Lynn Atchison Beech

The hyphen (‐) is a punctuation mark used to join words and to separate syllables of a single word. The use of hyphens is called hyphenation.

The hyphen symbol is believed to have been first used in the English language in the 14th century. However, its use became more widespread in the 16th century, during the Renaissance period. The first recorded use of a hyphen in English was in 1495, in William Caxton's printing of The Canterbury Tales.

The hyphen should not be confused with dashes (‒, –, —, ―), which are longer and have different uses, or with the minus sign (−) which is also longer.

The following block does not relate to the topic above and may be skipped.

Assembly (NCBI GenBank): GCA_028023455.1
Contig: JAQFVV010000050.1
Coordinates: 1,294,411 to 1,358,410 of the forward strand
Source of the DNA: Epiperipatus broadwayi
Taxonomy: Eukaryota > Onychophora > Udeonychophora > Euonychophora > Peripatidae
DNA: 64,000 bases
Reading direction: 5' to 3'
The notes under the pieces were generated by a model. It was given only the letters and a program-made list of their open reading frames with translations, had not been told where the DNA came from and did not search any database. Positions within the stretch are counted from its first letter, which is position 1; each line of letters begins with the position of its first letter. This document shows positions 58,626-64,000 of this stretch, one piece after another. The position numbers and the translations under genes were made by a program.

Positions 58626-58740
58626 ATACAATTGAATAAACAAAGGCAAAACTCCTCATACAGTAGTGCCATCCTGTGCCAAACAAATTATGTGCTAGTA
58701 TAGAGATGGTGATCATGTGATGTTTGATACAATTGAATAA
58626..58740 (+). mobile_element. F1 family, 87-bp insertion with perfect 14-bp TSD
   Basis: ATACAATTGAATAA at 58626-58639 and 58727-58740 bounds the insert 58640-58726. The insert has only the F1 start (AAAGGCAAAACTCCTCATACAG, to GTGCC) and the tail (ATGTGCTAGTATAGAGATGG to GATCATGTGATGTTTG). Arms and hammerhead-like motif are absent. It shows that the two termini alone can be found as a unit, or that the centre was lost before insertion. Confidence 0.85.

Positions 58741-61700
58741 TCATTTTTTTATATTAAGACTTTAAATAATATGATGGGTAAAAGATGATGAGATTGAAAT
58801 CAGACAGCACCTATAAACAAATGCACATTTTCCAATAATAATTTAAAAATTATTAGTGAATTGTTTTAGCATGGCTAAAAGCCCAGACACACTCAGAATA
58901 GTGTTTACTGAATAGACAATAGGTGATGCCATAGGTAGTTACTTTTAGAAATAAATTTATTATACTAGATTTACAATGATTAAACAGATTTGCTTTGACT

Hyphens are mostly used to break single words into parts, or to join ordinarily separate words into single words. Spaces should not be placed between a hyphen and either of the words it connects except when using a suspended or "hanging" hyphen (e.g. nineteenth- and twentieth-century writers).

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